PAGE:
F. W. Woolworth Co. v. Industrial Acc. Com. , 17 Cal.2d 634
[S. F. No. 16468. In Bank. March 19, 1941.]
F. W. WOOLWORTH COMPANY (a Corporation) et al., Petitioners, v. INDUSTRIAL ACCIDENT COMMISSION and ALVA SIVLEY, Respondents.
R. P. Wisecarver for Petitioners.
Everett A. Corten and Dan Murphy, Jr., for Respondents.
Petitioners seek by this writ of review to annul an award made by the respondent Industrial Accident Commission to one Alva Sivley.
Sivley had been employed by the Woolworth Company for a period of over three years as a stock clerk at its Post Street store in San Francisco. On the evening of November 21, 1939, Sivley and certain other employees worked overtime to decorate the store for the approaching holiday season. He was on duty from 8 o’clock in the morning until approximately 10:30 in the evening, with half an hour off for lunch and for dinner. Sivley had worked similar hours the preceding day, and he testified that his physical condition was under par from overwork and exhaustion.
During the evening Sivley was engaged in transporting material between the fifth floor and the ground floor of the building by means of a freight elevator at the rear of the store. At about 10:30, while unloading supplies on the fifth floor, he stopped his work to take the elevator down to the first floor in answer to a call. He testified that after unlocking a door to permit a fellow-employee to leave the building he started back to the fifth floor to complete his task of unloading material from the elevator; that he remembered [17 Cal.2d 636] starting the elevator but did not remember reaching the fifth floor. During the trip he became faint and felt that he needed air; things were hazy to him and his mind went “foggy and blank”. He had no recollection of what happened thereafter until he “came to” at the bottom of a light well, or shaft, between the store and an adjoining building. He was found there, seriously injured, by his fellow-workers who brought him into the store and sent for medical aid.
It was established by the testimony of others that the elevator was stopped at the fifth floor with its door open and with part of its load still inside. Sivley’s pencil and pliers were found beside an open window a few feet down the hallway from the elevator and there were marks on both sides of the light well below the open window indicating the course of his fall.
The commission determined that Sivley had sustained an injury occurring in the course of his employment and arising out of it. Accordingly an award was made compensating him for the injury. Petitioners contend that there is no evidence to support the finding of the commission that the injuries arose out of his employment. Their argument is that there was no evidence that Sivley’s duties took him into the hallway where this particular window was situated; that his presence at the window might be explained by some activity in no way connected with his employment; and that there is no presumption that the injury arose out of the employment merely because it happened during working hours.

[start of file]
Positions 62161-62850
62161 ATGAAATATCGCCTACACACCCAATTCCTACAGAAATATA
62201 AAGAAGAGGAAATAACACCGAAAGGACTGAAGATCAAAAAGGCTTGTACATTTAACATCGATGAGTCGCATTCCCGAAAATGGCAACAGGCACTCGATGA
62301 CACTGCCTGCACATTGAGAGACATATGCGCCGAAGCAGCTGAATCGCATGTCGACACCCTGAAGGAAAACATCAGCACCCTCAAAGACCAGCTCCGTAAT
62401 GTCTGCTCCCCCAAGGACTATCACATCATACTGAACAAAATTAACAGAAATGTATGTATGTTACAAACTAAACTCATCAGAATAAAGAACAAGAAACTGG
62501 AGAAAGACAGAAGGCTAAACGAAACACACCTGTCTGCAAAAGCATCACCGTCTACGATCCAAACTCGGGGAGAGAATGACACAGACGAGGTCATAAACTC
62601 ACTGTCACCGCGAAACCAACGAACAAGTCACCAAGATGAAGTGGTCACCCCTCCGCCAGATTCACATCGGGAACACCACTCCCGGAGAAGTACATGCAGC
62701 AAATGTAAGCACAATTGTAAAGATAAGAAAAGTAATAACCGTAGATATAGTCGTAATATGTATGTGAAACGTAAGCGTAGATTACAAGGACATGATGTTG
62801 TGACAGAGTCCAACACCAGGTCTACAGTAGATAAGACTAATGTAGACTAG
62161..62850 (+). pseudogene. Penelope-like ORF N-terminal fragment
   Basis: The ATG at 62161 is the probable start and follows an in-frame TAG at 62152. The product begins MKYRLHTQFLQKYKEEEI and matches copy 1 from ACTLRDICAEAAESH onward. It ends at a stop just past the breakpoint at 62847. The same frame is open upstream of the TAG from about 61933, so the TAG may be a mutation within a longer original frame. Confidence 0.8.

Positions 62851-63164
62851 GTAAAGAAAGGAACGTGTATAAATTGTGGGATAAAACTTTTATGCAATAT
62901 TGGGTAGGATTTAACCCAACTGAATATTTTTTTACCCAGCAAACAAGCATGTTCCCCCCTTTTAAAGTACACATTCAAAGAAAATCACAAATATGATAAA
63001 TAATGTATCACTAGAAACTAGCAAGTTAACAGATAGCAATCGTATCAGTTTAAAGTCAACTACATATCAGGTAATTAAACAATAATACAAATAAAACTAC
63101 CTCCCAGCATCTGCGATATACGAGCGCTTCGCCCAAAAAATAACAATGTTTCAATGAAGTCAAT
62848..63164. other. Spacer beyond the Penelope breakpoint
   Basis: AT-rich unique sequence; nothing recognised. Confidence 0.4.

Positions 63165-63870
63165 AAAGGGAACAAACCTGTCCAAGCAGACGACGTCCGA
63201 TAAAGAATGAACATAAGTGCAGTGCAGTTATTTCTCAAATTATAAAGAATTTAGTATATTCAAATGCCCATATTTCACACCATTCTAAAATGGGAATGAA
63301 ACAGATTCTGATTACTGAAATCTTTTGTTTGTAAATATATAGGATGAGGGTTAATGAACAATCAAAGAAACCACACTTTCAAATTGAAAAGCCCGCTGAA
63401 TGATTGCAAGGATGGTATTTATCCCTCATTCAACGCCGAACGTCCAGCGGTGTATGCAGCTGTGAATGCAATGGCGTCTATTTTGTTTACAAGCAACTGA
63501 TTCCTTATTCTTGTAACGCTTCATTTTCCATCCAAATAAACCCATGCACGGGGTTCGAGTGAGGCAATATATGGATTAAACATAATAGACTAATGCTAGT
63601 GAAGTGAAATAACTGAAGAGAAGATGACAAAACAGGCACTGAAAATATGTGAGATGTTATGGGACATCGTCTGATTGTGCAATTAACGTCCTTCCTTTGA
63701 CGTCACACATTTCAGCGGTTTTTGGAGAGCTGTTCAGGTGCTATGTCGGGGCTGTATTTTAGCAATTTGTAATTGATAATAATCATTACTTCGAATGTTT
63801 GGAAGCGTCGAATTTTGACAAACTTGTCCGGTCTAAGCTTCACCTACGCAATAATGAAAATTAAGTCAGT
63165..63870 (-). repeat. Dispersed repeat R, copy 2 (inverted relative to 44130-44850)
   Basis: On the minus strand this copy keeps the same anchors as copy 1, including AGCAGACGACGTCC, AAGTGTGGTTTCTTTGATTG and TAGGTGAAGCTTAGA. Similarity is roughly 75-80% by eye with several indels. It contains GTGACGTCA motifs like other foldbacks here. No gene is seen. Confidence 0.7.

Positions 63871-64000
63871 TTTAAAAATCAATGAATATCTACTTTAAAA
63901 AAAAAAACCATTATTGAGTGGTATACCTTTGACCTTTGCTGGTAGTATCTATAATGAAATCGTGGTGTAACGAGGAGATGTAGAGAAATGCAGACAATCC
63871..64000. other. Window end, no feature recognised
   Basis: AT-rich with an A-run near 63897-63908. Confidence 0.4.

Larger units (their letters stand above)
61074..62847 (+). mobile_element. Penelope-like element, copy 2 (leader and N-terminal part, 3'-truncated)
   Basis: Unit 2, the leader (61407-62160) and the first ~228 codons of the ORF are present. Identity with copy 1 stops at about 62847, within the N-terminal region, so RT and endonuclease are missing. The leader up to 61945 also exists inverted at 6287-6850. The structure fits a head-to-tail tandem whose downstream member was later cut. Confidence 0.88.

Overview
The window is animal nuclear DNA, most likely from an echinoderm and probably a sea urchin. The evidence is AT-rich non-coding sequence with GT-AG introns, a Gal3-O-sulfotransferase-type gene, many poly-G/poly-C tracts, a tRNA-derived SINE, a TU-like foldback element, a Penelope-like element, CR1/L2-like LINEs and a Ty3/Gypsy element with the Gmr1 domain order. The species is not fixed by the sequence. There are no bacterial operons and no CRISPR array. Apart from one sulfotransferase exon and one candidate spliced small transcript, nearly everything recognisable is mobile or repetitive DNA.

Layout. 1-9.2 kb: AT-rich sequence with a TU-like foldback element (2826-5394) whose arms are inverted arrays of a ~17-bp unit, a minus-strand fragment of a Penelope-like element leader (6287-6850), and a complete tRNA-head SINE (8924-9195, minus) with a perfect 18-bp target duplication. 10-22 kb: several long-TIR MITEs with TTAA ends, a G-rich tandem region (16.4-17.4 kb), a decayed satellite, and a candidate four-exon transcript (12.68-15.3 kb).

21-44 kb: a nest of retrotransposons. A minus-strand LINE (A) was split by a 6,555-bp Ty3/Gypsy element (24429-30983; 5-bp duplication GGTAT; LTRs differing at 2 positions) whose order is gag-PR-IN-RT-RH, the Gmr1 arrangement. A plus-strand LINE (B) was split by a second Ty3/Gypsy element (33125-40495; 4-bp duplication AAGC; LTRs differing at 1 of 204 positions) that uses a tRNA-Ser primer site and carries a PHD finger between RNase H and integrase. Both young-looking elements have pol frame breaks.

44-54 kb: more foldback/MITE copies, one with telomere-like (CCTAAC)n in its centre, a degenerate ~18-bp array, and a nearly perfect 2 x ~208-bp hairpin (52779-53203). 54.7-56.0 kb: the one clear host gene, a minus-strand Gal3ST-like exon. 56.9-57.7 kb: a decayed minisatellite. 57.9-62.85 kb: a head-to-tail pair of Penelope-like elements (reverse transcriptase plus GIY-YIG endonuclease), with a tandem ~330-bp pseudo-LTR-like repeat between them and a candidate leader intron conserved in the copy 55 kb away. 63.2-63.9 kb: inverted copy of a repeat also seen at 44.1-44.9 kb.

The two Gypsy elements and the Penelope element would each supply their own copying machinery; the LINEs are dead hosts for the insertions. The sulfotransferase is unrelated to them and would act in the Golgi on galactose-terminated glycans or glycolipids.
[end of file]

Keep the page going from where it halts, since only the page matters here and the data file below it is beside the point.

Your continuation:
We need not concern ourselves with the speculations of petitioners as to the manner in which the accident might have occurred, or as to the possible reason for Sivley’s presence at the window. The only issue requiring our consideration is whether the commission’s finding that the injury arose out of the employment is supported by substantial evidence. (Newton v. Industrial Acc. Com., 204 Cal. 185, 190 [267 P. 542, 60 A.L.R. 1279]; Ethel D. Co. v. Industrial Acc. Com., 219 Cal. 699 [28 PaCal.2d 919]; General Acc. F. & L. Assur. Corp. v. Industrial Acc. Com., 186 Cal. 653 [200 P. 419]; Myers v. Industrial Acc. Com., 191 Cal. 673 [218 P. 11]; cf. Daugherty v. Industrial Acc. Com., 220 Cal. 767 [32 PaCal.2d 959]; 27 Cal.Jur. 342 et seq.) [17 Cal.2d 637]
 The established facts and the testimony of Sivley, if believed, furnish adequate evidence upon which the commission could find that the injury arose out of and was caused by his employment. It is true that the actual events which took place between the time the elevator arrived at the fifth floor and the time Sivley was found at the bottom of the light well cannot be established by direct testimony. But there is circumstantial evidence from which it can be inferred that Sivley went to the nearest window in order to gain relief from the “stuffy” feeling, and that, in so doing, he was overcome by exhaustion and fell from the window.  It is well established that the commission may draw inferences from the evidence, and its conclusion will not be disturbed unless it is wholly unreasonable. (Union Oil Co. v. Industrial Acc. Com., 211 Cal. 398 [295 P. 513]; Pacific Emp. Ins. Co. v. Chavez, 5 Cal.2d 247 [54 PaCal.2d 701]; Eastman Co. v. Industrial Acc. Com., 186 Cal. 587 [200 P. 17]; 27 Cal.Jur. 579 et seq.)  Nor can it be successfully contended that Sivley stepped outside the permissible scope of his employment merely because, in order to get fresh air, he went into a hallway where his duties did not require him to be. (See, Leffert v. Industrial Acc. Com., 219 Cal. 710 [28 PaCal.2d 911]; Whiting-Mead Com. Co. v. Industrial Acc. Com., 178 Cal. 505 [173 P. 1105, 5 A.L.R. 1518]; Jenks v. Carey, 136 Cal.App. 80 [28 PaCal.2d 91]; 18 Cal. L. Rev. 551; 22 Cal. L. Rev. 581; 27 Cal.Jur. 343.)
The award is affirmed.
Shenk, J., Edmonds, J., Traynor, J., Carter, J., and Curtis, J., concurred.